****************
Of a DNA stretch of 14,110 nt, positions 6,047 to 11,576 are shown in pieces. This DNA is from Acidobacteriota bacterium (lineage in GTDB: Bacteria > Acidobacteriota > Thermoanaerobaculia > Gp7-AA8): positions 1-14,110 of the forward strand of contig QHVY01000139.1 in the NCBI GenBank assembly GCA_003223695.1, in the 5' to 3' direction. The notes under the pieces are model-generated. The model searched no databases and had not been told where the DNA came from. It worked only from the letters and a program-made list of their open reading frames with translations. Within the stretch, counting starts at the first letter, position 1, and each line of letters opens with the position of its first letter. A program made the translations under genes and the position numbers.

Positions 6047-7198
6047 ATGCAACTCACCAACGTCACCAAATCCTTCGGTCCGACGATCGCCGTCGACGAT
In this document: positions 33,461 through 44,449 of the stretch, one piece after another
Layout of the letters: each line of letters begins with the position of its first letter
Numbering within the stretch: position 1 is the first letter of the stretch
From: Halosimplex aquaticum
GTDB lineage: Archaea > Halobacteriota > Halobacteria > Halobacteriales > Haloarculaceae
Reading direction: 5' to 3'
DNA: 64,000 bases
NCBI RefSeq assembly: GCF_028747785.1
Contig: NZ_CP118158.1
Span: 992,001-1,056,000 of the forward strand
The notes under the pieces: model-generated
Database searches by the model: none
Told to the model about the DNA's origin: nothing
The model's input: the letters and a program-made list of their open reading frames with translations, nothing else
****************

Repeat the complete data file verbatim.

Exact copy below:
Of a DNA stretch of 14,110 nt, positions 6,047 to 11,576 are shown in pieces. This DNA is from Acidobacteriota bacterium (lineage in GTDB: Bacteria > Acidobacteriota > Thermoanaerobaculia > Gp7-AA8): positions 1-14,110 of the forward strand of contig QHVY01000139.1 in the NCBI GenBank assembly GCA_003223695.1, in the 5' to 3' direction. The notes under the pieces are model-generated. The model searched no databases and had not been told where the DNA came from. It worked only from the letters and a program-made list of their open reading frames with translations. Within the stretch, counting starts at the first letter, position 1, and each line of letters opens with the position of its first letter. A program made the translations under genes and the position numbers.

Positions 6047-7198
6047 ATGCAACTCACCAACGTCACCAAATCCTTCGGTCCGACGATCGCCGTCGACGAT
In this document: positions 33,461 through 44,449 of the stretch, one piece after another
Layout of the letters: each line of letters begins with the position of its first letter
Numbering within the stretch: position 1 is the first letter of the stretch
From: Halosimplex aquaticum
GTDB lineage: Archaea > Halobacteriota > Halobacteria > Halobacteriales > Haloarculaceae
Reading direction: 5' to 3'
DNA: 64,000 bases
NCBI RefSeq assembly: GCF_028747785.1
Contig: NZ_CP118158.1
Span: 992,001-1,056,000 of the forward strand
The notes under the pieces: model-generated
Database searches by the model: none
Told to the model about the DNA's origin: nothing
The model's input: the letters and a program-made list of their open reading frames with translations, nothing else